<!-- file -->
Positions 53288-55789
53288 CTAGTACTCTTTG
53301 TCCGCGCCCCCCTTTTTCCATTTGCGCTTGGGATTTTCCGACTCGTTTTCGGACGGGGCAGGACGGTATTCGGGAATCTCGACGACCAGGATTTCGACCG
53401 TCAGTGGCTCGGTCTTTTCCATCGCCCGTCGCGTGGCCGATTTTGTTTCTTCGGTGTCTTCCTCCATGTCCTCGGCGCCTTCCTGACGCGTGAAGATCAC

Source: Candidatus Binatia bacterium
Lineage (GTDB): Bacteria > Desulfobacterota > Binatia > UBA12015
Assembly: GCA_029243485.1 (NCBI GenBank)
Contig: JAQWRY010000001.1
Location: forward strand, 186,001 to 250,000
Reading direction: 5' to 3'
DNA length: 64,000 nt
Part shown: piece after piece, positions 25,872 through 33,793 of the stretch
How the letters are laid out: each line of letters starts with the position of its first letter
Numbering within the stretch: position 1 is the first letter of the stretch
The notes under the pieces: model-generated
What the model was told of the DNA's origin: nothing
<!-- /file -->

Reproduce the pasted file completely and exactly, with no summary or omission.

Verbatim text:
Positions 53288-55789
53288 CTAGTACTCTTTG
53301 TCCGCGCCCCCCTTTTTCCATTTGCGCTTGGGATTTTCCGACTCGTTTTCGGACGGGGCAGGACGGTATTCGGGAATCTCGACGACCAGGATTTCGACCG
53401 TCAGTGGCTCGGTCTTTTCCATCGCCCGTCGCGTGGCCGATTTTGTTTCTTCGGTGTCTTCCTCCATGTCCTCGGCGCCTTCCTGACGCGTGAAGATCAC

Source: Candidatus Binatia bacterium
Lineage (GTDB): Bacteria > Desulfobacterota > Binatia > UBA12015
Assembly: GCA_029243485.1 (NCBI GenBank)
Contig: JAQWRY010000001.1
Location: forward strand, 186,001 to 250,000
Reading direction: 5' to 3'
DNA length: 64,000 nt
Part shown: piece after piece, positions 25,872 through 33,793 of the stretch
How the letters are laid out: each line of letters starts with the position of its first letter
Numbering within the stretch: position 1 is the first letter of the stretch
The notes under the pieces: model-generated
What the model was told of the DNA's origin: nothing